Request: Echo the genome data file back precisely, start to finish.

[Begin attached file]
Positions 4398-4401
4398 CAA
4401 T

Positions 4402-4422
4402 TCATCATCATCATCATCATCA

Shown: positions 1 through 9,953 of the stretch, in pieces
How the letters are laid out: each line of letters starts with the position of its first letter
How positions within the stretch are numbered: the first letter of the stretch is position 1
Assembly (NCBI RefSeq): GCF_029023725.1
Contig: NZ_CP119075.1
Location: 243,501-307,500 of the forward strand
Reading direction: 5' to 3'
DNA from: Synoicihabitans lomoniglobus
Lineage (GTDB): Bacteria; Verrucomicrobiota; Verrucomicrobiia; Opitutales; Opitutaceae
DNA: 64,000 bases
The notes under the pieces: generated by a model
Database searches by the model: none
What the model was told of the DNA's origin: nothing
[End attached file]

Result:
Positions 4398-4401
4398 CAA
4401 T

Positions 4402-4422
4402 TCATCATCATCATCATCATCA

Shown: positions 1 through 9,953 of the stretch, in pieces
How the letters are laid out: each line of letters starts with the position of its first letter
How positions within the stretch are numbered: the first letter of the stretch is position 1
Assembly (NCBI RefSeq): GCF_029023725.1
Contig: NZ_CP119075.1
Location: 243,501-307,500 of the forward strand
Reading direction: 5' to 3'
DNA from: Synoicihabitans lomoniglobus
Lineage (GTDB): Bacteria; Verrucomicrobiota; Verrucomicrobiia; Opitutales; Opitutaceae
DNA: 64,000 bases
The notes under the pieces: generated by a model
Database searches by the model: none
What the model was told of the DNA's origin: nothing